ATG Quirkies: Library Hand and the Telegraph

This post from Atlas Obscura tells the story of what was once called library hand, a fastidiously neat penmanship style made for card catalogs. Believe it or not, back in the late 1880’s this was a big issue “as libraries acquired more books, card catalogs needed to expand fast in order to keep track of them.”  The latest in technology, the typewriter took too long to learn so librarians had to come up with a standardized legible handwriting.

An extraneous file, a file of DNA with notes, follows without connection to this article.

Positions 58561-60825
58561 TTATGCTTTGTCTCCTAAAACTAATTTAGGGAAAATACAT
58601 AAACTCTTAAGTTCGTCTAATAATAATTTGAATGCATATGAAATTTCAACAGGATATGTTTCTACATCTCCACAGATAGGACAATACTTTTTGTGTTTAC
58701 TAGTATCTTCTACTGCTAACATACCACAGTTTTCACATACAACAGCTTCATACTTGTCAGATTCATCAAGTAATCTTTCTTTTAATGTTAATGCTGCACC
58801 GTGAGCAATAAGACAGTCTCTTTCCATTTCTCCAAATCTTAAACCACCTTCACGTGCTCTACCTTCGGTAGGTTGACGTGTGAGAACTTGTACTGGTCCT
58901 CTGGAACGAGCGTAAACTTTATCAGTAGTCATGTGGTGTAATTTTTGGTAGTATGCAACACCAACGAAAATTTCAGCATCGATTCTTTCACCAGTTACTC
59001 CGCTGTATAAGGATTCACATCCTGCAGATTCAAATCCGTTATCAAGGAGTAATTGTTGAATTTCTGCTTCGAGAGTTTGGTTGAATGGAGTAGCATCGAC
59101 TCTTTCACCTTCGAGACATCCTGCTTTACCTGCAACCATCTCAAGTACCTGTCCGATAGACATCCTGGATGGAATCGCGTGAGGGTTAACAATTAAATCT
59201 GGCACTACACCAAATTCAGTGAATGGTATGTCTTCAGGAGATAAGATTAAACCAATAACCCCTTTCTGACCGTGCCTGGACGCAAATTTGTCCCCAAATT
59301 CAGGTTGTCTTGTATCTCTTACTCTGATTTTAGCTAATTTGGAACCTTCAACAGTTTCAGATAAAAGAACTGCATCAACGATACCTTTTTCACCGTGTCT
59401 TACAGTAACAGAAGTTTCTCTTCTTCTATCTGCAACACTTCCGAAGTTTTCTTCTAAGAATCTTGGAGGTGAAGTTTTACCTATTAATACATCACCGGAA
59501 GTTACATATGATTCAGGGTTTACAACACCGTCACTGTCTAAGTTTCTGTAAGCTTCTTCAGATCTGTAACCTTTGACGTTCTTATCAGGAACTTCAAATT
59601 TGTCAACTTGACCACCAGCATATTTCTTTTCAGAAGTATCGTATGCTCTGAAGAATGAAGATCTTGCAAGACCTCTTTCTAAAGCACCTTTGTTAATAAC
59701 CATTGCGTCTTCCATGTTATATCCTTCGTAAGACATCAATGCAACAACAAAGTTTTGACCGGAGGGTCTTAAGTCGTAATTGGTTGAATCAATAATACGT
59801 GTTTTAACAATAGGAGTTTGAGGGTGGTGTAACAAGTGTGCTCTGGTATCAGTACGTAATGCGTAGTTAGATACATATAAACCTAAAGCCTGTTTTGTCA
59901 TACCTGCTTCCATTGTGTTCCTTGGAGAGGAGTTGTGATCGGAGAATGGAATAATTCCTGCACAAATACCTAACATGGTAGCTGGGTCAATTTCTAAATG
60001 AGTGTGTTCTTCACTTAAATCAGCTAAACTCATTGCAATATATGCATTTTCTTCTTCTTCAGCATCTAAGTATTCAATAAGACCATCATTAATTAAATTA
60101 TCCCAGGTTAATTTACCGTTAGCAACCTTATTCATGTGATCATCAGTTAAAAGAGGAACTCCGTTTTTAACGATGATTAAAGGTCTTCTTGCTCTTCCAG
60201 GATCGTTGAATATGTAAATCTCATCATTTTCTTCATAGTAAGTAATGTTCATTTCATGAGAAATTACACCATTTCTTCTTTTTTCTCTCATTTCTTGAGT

Following the lead of Thomas  Edison and his telegraph operators who were clocking in at 45 words a minute with their handwriting method, Melvil Dewey and his crew of “a dozen catalogers and librarians” came up with style of penmanship that focused on “uniformity rather than beauty”.

(Thanks to John Riley of Gabriel Books for providing ATG Quirkies)

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